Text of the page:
Investment in human capital has always been essential to Canada’s economic prosperity, but education and training will be especially important in the coming years. Over the next decade, Canada will be subject to a combination of demographic forces: population aging and slower labour force growth. As Halliwell has noted, increased immigration ows will do little to offset these signi cant forces (2013). We must therefore improve labour productivity simply to sustain our current standards of living.
Drewes and Meredith call for an ambitious pan-Canadian adult education and training strategy centred around three key reforms:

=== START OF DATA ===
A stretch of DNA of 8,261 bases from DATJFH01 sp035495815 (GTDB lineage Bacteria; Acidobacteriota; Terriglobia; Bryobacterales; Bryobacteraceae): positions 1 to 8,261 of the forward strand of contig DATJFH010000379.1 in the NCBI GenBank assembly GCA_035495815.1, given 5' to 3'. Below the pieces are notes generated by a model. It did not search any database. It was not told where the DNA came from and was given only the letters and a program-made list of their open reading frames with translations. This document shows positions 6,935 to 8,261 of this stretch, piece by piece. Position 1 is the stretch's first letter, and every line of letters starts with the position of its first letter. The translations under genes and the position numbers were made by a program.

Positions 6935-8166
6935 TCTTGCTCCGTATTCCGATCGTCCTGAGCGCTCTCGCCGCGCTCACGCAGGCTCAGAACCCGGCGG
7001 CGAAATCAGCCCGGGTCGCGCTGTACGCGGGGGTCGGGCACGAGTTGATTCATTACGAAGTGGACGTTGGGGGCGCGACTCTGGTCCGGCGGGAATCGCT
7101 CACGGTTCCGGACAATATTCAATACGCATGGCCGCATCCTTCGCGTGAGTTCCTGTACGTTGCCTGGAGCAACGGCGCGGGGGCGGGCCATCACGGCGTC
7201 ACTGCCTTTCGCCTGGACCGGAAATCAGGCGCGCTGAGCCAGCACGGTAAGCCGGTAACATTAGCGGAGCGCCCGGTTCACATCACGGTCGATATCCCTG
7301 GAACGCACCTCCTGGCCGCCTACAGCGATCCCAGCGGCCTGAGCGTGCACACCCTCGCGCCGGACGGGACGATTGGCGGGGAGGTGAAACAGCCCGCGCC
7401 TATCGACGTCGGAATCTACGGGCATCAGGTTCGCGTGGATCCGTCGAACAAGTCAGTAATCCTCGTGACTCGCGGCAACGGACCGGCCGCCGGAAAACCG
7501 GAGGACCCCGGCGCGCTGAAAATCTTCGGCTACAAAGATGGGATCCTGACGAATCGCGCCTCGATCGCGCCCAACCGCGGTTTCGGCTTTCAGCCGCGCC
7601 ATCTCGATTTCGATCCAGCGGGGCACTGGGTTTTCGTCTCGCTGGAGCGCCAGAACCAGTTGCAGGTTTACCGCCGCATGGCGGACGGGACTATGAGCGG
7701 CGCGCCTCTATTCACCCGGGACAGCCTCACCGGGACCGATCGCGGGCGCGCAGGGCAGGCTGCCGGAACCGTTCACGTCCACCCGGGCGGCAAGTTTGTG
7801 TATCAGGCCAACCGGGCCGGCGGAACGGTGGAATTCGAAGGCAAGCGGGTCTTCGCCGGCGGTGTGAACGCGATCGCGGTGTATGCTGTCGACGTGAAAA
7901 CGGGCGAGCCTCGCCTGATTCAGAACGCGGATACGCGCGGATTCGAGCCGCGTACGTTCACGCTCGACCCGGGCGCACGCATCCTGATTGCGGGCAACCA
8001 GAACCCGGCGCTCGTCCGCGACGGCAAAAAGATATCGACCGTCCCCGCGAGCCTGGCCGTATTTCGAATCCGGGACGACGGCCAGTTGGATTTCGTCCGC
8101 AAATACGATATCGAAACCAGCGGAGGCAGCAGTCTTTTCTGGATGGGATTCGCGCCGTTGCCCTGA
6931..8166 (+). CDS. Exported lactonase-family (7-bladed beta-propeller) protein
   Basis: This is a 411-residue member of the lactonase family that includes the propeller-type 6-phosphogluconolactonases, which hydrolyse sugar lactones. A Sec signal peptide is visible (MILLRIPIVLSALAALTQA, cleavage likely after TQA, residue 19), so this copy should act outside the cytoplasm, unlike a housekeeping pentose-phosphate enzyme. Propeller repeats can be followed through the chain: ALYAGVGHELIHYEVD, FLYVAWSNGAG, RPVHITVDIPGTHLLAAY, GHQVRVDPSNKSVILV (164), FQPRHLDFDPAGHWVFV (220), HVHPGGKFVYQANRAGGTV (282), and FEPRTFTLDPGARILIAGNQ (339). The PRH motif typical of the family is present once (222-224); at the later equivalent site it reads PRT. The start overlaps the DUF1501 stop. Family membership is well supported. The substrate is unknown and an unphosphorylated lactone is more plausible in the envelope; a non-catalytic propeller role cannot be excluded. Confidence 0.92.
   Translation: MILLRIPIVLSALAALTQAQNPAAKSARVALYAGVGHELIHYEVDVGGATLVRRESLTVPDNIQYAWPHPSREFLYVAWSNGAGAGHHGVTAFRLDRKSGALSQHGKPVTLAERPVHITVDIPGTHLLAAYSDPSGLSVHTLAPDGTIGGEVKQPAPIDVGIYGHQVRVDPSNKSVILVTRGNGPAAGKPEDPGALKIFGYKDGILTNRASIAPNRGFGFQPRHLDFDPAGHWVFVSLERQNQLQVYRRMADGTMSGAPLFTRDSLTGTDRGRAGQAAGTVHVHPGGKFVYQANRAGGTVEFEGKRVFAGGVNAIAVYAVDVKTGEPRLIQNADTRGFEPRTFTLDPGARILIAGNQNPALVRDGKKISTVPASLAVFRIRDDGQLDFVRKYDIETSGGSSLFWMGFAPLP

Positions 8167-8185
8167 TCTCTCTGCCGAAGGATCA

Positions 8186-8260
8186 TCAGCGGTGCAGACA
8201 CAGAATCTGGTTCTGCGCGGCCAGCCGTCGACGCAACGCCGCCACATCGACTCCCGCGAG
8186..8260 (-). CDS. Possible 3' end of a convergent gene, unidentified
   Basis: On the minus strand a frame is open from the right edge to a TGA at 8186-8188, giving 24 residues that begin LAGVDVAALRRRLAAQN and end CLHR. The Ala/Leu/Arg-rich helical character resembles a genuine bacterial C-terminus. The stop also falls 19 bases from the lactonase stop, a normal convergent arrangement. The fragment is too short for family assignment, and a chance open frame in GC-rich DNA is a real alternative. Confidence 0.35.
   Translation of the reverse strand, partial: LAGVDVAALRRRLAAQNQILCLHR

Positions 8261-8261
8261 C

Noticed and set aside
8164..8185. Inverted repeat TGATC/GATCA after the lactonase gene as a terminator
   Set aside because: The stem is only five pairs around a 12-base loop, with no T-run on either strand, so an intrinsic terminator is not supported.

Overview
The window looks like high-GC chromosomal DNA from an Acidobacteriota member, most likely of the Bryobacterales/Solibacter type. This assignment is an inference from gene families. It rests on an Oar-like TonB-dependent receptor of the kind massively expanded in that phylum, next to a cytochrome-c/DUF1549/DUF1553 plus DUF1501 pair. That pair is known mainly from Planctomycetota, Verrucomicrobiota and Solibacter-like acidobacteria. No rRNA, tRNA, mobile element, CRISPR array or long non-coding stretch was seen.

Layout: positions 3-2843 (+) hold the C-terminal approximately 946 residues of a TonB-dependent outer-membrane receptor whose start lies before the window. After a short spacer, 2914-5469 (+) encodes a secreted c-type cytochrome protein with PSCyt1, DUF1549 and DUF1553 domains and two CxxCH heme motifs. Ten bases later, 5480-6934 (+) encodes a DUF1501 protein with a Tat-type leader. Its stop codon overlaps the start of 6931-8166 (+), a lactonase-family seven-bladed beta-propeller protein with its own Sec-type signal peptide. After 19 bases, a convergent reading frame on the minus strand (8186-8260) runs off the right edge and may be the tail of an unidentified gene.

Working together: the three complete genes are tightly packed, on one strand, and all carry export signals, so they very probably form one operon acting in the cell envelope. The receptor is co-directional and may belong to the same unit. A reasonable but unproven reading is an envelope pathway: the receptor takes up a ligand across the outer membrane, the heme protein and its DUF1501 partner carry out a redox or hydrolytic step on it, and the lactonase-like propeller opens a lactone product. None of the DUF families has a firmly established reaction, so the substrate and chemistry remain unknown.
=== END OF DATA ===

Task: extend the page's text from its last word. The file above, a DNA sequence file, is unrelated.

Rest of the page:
1) Improving labour market information and research to better understand the unique needs of adults, including the development of a permanent adult education and training survey;
2) Developing a comprehensive, income-contingent loans system targeting older adults; and
3) Overhauling provincial apprenticeship systems to make the learning process and the capacity of training institutions more similar to those in the post-secondary education system.
Chosen excerpts by Job Market Monitor. Read the whole story at If at First You Don’t Succeed: Toward an Adult Education and Training Strategy for Canada